It’s been a long year to be sure, and I for one am ready for 2012 to be in the books and lost in the “discard” stacks.
Many apologies for the lack of blog posts over the past several months. When things go wrong in one’s personal life, many interests tend to fall by the wayside, and this blog was no exception. (In fact, I had started a modest blog on baseball card collecting on Jan. 31–another one of my passions–that was also a casualty in the wayside department.) It’s been a trying year both personally and professionally. The company which I worked for folded early on, leaving me among the millions of other Americans seeking employment. Job opportunities in my fields of experience and interest have been few.
In the meantime, I started a small publishing business called BrayBree Publishing. In addition to reprinting my previous titles, I also published a well-researched book of local interest on the robbery of the Union Bank of Tennessee in Jackson and the murder of its clerk in 1859. It’s very much a niche company specializing in books on Tennessee history, so sales have been meager thus far.
Once I added some new material to a previously published biography of Adam Huntsman and republished it this fall, I found myself looking for a new writing project. I have a few different subjects in mind, but I haven’t fully committed to one yet.
I intend to write more posts about my writing projects, interests, and random musings as 2012 closes. There will be a few speaking engagements this winter and spring which I’ll announce in the coming weeks. Thank you to everyone who has supported my books over the past year!
Originally posted on March 29, 2011
One of Tennessee’s underappreciated treasures is the Tennessee State Library and Archives in Nashville. I’ve enjoyed spending many Saturdays looking at microfilm or pouring through books for various projects over the years. When I was a college student living in Jackson, it was a big deal for me to make a trip to the Archives. One of the reasons I love living in Middle Tennessee is being only an hour’s drive from it. (My wife kids me about spending so much time there on Saturdays!) Over the past 20 years, this repository has held the secrets of my family history and subjects of books I’ve written. I couldn’t have written them without it.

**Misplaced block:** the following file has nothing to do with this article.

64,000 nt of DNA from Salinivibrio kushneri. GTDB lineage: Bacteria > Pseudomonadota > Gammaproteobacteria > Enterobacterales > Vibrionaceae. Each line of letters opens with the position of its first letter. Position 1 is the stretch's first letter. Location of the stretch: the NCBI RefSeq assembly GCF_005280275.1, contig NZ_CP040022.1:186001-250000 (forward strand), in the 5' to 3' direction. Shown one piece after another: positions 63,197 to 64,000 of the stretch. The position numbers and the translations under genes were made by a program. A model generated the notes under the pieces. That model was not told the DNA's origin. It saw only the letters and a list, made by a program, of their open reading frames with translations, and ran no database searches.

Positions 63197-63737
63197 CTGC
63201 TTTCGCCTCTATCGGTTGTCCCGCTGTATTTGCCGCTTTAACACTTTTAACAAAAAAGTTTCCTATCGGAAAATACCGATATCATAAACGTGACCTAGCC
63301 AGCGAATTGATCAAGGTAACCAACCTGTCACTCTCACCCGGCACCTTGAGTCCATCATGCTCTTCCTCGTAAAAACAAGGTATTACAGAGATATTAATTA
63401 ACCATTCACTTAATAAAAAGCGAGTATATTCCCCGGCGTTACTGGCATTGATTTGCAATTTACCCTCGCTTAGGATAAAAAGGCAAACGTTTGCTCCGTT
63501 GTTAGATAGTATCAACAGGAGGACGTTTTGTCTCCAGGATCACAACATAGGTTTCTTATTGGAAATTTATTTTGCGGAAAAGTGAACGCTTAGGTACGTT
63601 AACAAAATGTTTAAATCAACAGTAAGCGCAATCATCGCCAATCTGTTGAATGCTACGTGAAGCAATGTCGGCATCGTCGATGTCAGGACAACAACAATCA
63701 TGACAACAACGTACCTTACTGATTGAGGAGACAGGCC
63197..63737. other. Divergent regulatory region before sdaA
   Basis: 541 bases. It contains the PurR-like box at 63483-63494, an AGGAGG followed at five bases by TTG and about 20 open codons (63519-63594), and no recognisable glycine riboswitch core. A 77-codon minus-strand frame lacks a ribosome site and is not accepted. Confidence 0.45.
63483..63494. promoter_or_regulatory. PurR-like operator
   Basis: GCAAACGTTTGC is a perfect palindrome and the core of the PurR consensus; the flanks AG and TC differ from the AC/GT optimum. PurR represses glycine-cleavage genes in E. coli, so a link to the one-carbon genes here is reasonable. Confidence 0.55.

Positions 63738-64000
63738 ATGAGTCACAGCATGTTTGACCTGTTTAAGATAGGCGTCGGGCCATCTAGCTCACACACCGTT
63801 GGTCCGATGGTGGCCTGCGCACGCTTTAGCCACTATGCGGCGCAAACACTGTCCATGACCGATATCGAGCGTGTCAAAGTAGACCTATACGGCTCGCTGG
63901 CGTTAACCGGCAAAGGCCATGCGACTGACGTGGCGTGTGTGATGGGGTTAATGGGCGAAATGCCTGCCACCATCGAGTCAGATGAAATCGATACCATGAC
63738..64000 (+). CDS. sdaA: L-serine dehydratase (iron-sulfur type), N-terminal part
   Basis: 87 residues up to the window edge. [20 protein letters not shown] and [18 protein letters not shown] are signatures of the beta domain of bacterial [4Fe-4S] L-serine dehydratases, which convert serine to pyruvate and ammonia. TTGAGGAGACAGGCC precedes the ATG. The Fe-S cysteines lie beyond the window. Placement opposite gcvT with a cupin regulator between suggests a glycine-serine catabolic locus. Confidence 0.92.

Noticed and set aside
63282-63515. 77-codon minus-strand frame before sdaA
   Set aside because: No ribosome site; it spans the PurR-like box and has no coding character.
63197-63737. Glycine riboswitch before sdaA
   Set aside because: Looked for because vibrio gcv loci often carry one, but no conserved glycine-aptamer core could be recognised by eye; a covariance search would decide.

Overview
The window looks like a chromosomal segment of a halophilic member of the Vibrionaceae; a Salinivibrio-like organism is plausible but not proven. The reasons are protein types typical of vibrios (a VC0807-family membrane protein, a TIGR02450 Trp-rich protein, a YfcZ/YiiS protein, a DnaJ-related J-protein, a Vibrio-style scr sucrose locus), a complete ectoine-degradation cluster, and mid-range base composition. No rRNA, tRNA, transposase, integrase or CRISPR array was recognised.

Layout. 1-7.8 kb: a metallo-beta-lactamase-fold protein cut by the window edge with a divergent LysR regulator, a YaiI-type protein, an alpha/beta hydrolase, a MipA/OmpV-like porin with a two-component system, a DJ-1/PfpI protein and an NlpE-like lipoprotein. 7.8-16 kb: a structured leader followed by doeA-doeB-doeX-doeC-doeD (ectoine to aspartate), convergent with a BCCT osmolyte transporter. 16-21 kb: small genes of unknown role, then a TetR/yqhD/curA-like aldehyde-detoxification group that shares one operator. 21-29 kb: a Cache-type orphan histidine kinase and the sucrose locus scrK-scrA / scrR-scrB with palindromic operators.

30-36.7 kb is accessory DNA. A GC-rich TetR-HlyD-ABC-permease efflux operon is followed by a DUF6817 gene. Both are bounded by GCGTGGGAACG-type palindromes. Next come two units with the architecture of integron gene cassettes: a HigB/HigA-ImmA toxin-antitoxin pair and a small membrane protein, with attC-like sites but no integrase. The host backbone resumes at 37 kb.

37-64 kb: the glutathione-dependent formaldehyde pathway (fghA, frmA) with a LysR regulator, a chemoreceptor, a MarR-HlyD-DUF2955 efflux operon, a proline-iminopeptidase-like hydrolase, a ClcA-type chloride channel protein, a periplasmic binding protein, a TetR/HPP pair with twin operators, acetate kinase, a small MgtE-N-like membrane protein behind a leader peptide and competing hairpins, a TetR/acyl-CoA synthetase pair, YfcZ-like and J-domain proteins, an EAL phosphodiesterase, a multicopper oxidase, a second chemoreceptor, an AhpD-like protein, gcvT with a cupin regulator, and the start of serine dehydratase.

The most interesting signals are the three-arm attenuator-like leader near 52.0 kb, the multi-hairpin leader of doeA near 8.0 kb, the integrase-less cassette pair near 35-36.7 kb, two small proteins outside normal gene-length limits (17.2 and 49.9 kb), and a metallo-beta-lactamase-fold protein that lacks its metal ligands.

I love having access to so much of our state’s history, but if proposed 2011-2012 state budget cuts are as deep as they appear to be, public access would be greatly limited. This past weekend, Mark Cheatham raised the alarm that TSLA’s public access could be reduced from 60 hours to 37.5, eliminating seven full-time positions. Gordon Belt at The Posterity Project confirmed the building would be closed on Mondays and hours would be reduced Tuesday-Saturday 8 a.m. to 4:30 p.m. effective July 1, 2011. (The Archives is normally open until 6 p.m.)
Times are tough and money is short in state government, and I applaud Gov. Haslam’s efforts to trim excess from the budget. But as a longtime patron of TSLA, I cannot condone limiting public access to state records in order to save money. I would argue that more would be lost if historians, genealogical researchers, and graduate students were denied the time needed to investigate their particular areas of historical research.
I would urge everyone impacted by this measure to contact their legislators, Gov. Haslam, and Secretary of State Tre Hargett, and politely express your disapproval. Mark Cheatham has provided ways to make contact and make your voices heard.